3 Ways to Reduce Your Risk for Glaucoma

January is glaucoma awareness month. Did you know that glaucoma is the leading cause of blindness in the United States? Early detection is key to controlling the disease and preventing severe vision loss.

More than three million Americans are living with glaucoma, most of whom are aged 40 and older. Glaucoma has few symptoms in the early stages, making awareness crucial. There is no cure for glaucoma — prevention and early detection are the best ways to protect your vision. Because glaucoma is incurable, you need to know how to reduce your risk and keep your eyes healthy.

At McDonald Eye Care Associates, our expert optometrists put together the following information to help you understand more about this sight-robbing disease.

What is glaucoma?

Glaucoma is a group of eye diseases that damage the optic nerve of your eye. Elevated eye pressure is a major risk factor. Glaucoma usually occurs when fluid builds up in the front part of the eye. The excess fluid raises the pressure in your eye, causing damage to the optic nerve.

Primary open-angle is the most common type of glaucoma we see at McDonald Eye Care Associates. It occurs gradually when fluid in the eye fails to drain properly, causing pressure to build. Most patients experience no symptoms in the beginning.

Angle-closure glaucoma is less common. It happens when your iris is too close to the drainage angle in your eye. As a result, the drainage becomes blocked and pressure increases. As with open-angle glaucoma, there are often no symptoms at first.

Glaucoma risk factors

While glaucoma mostly affects seniors, anyone can develop glaucoma. Some people are more at risk than others. Glaucoma risk factors include:

  • Age
  • Being of African American or Hispanic descent
  • Eye injury
  • Thin corneas
  • Elevated eye pressure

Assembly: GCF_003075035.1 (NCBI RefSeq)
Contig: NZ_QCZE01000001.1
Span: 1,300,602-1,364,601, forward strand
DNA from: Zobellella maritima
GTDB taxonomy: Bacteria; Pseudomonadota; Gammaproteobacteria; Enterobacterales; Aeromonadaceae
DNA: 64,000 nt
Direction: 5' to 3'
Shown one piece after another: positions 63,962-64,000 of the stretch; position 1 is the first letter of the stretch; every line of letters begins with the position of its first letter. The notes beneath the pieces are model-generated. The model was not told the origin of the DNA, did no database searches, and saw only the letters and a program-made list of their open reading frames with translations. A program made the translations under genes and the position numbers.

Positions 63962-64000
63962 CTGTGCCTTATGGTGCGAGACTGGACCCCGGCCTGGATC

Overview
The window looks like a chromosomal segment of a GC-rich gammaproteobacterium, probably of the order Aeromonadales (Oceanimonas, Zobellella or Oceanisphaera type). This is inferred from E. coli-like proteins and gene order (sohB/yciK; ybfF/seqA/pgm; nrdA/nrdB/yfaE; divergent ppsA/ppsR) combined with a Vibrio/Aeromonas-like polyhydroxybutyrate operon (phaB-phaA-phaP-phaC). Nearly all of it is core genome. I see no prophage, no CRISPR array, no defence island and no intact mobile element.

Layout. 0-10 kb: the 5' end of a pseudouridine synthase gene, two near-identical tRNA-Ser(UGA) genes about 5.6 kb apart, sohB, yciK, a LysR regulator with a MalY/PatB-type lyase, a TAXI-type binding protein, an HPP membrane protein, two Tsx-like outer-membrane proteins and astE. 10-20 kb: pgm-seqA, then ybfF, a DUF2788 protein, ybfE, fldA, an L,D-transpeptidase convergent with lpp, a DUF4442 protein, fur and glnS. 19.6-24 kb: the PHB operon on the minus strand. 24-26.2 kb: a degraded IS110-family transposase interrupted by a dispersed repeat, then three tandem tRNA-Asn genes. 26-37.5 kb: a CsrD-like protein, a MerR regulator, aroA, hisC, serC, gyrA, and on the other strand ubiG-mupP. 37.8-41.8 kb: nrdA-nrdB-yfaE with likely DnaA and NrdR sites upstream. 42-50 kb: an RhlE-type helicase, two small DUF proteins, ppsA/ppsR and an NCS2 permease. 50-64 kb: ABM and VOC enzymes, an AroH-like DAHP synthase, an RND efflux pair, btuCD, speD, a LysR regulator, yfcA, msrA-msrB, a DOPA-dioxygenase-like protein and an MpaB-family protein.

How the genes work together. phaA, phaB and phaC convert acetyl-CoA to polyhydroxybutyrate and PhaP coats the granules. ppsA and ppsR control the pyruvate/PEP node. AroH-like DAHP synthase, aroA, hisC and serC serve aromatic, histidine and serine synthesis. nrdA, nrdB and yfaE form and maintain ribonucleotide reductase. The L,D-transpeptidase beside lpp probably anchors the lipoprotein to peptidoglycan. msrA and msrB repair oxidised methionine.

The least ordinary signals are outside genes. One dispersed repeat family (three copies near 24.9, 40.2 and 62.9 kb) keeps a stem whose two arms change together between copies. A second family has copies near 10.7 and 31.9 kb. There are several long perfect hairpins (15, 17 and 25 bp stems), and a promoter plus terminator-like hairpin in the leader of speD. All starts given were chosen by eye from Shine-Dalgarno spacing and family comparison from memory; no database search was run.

• Family history of glaucoma

Get regular eye exams

Early diagnosis and treatment are keys to preventing glaucoma. We recommend that you get tested yearly after the age of 35 if you have risk factors for developing glaucoma.

Glaucoma medication reduces the pressure in your eye and helps to slow the progression of the disease. If you’re diagnosed with glaucoma and it’s caught early, glaucoma medication can protect your vision.

At McDonald Eye Care Associates, we can perform a complete eye exam, which includes checking for glaucoma. We check the pressure in your eye, which is the most important risk factor for glaucoma. We may also check the thickness of your cornea and perform an angle test. Thin corneas can contribute to increased eye pressure.

Fight glaucoma with diet

A healthy diet plays a role in staving off a host of chronic diseases, especially as you age, and glaucoma is no exception. Eating these glaucoma-fighting foods can lower your risk.

Leafy greens

Spinach, kale, and other leafy greens are rich in two powerful antioxidants, lutein and zeaxanthin. Both nutrients are found in high concentration in your eyes, and eating a diet rich in leafy greens is shown to reduce the chances of developing glaucoma.

Nuts and fish

Nuts and fish are rich in vitamin E, another nutrient known to protect the eyes. Vitamin E refers to a group of compounds that act as strong antioxidants. Getting enough vitamin E helps protect your eyes from cellular damage.

Foods rich in zinc

Zinc is a trace mineral with multiple influences on health. In addition to its vital role in normal cell growth and a strong immune system, zinc may help protect the optic nerve. Your optic nerve contains a significant amount of zinc. It may help to protect and regenerate the nerve cells in your eyes.

Meat and shellfish are rich sources of zinc. Other zinc-containing foods include beans, nuts, eggs, and dairy.

Get moving

Regular exercise is not only important for good health; it can lower eye pressure, a major factor in developing glaucoma. Engaging in regular, moderate physical exercise most days a week is beneficial. If you’re not used to exercising, you can start by walking or jogging.


Before starting any exercise program, discuss it with your primary physician first. Any exercise plan must be tailored to your specific needs and take into account your health status and conditions such as arthritis.

Serving Lakeview, Minnesota, and surrounding areas, the optometrists at McDonald Eye Care Associates are dedicated to providing you with the highest level of eye care. For all of your eye care needs, call to schedule an appointment or book online today.

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